?Inevitably, whether a parent is a responsible parent or not, (life)guards often see children in areas of the pool where they are not supposed to be, nor can they swim in that area,? the proposal stated.
?The guard?s job is to watch the water, and when guards have to begin to monitor the outside-of-water problems more than the water is when children become at a higher risk to be in danger.?
The adding the drop pins was estimated to cost around $30 and the new lifeguard stand between $2,000 and $3,000.
The other two recommendations were specific pool rules. Paine brought them to the council as policy issues.
The first rule would require all patrons 3 feet, 10 inches and shorter to wear a life jacket unless they could pass an ?appropriate swim test? administered by a center staff member.
Patrons who decline to take the swim test, or do not pass it, would be given a wristband to be more easily identified by lifeguards.
The patrons who agree to wear a life jacket would be able to access all areas of the pool. Those that decline a life jacket would be limited to the shallow, zero-entry area.
The second rule would require day-care providers to have one responsible adult, age 16 and older, for every three children under age 8.
This rule is already in effect at the center, ?but people have complained that it is not a rule that has been approved by the city, so it holds no weight,? the proposal stated.
During discussion, the council affirmed the intent of the rule changes, but Councilor Marlene Fast suggested the age definition of ?adult? be lowered from 16 to 14 or even 12.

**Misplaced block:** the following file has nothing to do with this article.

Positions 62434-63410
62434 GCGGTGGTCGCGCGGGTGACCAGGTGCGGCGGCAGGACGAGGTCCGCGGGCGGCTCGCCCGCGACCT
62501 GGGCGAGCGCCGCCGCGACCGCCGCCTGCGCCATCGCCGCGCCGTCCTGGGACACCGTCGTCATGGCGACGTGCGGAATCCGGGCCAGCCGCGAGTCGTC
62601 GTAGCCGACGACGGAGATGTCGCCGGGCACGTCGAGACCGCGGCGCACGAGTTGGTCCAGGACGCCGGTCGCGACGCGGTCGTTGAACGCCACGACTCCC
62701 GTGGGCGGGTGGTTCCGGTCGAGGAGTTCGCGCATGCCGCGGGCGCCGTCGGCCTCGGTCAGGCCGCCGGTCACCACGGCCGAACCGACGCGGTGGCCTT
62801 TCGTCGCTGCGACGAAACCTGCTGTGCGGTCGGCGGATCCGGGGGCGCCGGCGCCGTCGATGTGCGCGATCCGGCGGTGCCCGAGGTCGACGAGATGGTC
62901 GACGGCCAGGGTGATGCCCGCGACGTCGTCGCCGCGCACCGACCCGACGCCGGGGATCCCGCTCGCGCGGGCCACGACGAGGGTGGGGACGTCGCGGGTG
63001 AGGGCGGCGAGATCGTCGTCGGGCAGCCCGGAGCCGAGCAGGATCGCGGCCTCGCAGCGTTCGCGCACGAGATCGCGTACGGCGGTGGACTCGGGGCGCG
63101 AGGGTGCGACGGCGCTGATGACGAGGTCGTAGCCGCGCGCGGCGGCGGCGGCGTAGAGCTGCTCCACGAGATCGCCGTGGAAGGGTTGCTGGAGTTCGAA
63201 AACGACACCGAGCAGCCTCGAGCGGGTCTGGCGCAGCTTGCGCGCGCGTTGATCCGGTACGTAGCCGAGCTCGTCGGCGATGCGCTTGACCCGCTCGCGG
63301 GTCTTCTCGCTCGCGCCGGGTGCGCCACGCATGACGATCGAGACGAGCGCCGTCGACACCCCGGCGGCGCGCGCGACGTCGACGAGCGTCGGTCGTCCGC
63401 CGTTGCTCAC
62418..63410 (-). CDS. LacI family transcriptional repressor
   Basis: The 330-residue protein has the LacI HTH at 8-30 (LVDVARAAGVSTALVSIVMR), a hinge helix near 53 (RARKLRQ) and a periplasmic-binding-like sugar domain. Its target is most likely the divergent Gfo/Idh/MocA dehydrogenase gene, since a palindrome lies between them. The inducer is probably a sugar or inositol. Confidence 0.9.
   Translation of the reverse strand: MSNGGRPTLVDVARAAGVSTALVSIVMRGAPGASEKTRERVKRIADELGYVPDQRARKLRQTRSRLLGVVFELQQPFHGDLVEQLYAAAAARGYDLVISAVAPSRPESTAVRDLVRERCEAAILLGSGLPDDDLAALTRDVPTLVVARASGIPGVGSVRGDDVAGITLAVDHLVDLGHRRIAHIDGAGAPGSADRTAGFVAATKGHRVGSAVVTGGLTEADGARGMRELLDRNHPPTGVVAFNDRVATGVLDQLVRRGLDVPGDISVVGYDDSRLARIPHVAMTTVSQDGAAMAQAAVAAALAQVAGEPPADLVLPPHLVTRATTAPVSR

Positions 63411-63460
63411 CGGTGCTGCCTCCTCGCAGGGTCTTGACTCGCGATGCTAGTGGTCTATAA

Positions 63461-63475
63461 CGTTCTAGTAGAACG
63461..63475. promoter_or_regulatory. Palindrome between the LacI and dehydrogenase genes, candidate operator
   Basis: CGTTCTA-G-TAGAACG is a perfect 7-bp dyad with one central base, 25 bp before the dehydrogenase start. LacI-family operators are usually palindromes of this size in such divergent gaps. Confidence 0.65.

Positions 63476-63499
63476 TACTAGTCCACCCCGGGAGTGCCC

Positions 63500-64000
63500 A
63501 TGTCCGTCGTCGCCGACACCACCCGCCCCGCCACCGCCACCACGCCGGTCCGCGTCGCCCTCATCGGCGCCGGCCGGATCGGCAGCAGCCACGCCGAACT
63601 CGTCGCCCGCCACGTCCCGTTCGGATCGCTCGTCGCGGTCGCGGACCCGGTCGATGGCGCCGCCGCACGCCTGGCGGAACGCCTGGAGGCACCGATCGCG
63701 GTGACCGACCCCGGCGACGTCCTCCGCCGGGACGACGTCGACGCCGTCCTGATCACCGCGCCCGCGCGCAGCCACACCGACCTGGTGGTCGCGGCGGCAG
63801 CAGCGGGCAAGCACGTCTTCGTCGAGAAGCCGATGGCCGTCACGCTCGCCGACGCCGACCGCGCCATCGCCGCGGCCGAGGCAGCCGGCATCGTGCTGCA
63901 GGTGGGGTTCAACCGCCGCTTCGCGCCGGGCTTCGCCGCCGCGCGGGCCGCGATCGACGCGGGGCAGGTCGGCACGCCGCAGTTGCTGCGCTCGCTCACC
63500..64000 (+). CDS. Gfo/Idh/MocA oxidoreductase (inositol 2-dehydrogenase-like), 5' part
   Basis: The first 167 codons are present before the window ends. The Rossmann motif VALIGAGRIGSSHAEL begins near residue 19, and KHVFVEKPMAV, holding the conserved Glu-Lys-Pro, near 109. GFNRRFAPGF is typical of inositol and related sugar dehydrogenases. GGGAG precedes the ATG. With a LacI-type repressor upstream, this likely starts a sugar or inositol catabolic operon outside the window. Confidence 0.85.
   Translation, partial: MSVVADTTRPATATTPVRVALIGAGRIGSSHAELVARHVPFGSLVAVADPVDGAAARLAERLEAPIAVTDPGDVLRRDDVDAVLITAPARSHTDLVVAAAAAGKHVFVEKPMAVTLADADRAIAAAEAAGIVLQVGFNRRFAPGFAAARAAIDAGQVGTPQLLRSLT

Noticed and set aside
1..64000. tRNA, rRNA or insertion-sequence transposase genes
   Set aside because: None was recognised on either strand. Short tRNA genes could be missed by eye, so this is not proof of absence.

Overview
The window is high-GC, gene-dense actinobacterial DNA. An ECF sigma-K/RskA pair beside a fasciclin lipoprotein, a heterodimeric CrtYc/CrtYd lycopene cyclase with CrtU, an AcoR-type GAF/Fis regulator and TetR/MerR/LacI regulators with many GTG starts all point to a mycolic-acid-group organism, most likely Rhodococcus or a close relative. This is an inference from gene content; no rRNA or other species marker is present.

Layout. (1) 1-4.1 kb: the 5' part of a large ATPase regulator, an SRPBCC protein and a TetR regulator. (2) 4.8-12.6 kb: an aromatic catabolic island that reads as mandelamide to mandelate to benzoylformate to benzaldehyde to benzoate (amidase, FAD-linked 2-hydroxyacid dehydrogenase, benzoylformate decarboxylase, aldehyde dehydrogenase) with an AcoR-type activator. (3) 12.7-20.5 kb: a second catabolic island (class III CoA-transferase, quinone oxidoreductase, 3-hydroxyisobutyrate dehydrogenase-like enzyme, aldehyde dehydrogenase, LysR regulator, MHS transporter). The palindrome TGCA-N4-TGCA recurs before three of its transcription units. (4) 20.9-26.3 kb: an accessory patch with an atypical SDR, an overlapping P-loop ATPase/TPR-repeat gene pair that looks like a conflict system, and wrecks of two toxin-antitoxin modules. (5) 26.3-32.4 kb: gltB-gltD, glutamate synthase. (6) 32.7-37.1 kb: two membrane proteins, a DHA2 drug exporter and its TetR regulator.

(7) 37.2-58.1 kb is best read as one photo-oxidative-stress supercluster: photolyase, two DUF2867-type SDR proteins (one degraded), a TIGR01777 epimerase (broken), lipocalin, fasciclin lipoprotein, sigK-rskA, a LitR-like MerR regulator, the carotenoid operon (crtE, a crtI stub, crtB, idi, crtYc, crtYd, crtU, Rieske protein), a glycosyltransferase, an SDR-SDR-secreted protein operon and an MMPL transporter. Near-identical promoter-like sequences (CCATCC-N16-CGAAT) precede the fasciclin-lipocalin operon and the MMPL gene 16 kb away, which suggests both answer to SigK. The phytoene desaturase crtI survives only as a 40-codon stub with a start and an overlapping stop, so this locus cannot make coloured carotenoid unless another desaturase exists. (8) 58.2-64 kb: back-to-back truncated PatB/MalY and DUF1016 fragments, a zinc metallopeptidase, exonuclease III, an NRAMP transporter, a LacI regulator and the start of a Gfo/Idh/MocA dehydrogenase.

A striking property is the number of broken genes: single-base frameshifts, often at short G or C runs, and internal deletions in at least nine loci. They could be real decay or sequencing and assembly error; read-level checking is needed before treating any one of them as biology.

Fast said in her experience, few teens seek baby-sitting jobs by the time they turn 16. Also, 12-to-14-year-olds usually are more focused on overseeing the children in their charge than are older teens.
?If we?re going to make rules, let?s make rules that work,? Fast said. ?Sixteen-year-olds aren?t watching.?
Beyond the content of the rules, Fast questioned whether approving specific rules was the best way for the city to support aquatic center staff, or even if it was an appropriate domain for a city council.
Fellow council members quickly picked up on the theme of rule-making versus policy-making.
To illustrate the difference, Paine said it would be appropriate for the city to establish a policy requiring ?an appropriate child-to-adult ratio? at the pool, but then to let the pool staff, as appropriately trained professionals, decide what that ratio should be.
?Let?s give them the authority to make the rules,? he said.
The council went on record to endorse that approach, with Paine agreeing to craft a formal policy to that effect for the council?s consideration and vote at the next meeting.